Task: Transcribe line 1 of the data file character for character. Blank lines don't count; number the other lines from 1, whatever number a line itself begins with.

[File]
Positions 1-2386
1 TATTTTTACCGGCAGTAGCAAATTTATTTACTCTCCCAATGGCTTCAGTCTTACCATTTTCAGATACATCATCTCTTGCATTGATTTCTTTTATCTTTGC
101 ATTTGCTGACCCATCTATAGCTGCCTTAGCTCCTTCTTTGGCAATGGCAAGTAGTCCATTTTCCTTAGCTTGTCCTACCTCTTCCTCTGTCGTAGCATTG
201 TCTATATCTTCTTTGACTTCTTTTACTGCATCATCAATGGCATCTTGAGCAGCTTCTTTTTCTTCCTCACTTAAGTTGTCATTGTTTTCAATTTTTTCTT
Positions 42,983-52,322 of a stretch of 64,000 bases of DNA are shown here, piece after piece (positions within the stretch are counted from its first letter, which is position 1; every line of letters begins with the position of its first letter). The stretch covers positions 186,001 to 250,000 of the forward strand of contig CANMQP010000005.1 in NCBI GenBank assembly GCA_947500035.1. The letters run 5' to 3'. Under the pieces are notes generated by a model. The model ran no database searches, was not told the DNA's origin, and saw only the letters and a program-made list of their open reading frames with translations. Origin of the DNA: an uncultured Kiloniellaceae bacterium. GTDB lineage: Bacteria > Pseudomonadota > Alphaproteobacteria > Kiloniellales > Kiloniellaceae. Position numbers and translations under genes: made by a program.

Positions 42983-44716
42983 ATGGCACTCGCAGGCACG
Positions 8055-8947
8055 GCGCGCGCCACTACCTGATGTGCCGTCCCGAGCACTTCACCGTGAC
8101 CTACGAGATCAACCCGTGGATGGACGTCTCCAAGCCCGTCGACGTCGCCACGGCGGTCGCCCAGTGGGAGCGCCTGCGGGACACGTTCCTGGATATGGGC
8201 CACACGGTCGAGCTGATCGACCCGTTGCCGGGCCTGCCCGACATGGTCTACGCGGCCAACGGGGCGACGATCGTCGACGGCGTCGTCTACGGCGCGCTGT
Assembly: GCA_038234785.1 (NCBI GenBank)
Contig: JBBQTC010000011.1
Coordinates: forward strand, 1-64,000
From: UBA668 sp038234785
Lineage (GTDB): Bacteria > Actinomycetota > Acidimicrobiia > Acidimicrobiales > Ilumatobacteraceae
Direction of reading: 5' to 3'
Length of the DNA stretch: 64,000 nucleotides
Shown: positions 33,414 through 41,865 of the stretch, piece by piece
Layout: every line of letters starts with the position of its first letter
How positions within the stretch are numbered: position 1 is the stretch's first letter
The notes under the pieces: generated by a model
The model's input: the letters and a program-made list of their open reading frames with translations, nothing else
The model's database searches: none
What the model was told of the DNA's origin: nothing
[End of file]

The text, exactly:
Positions 1-2386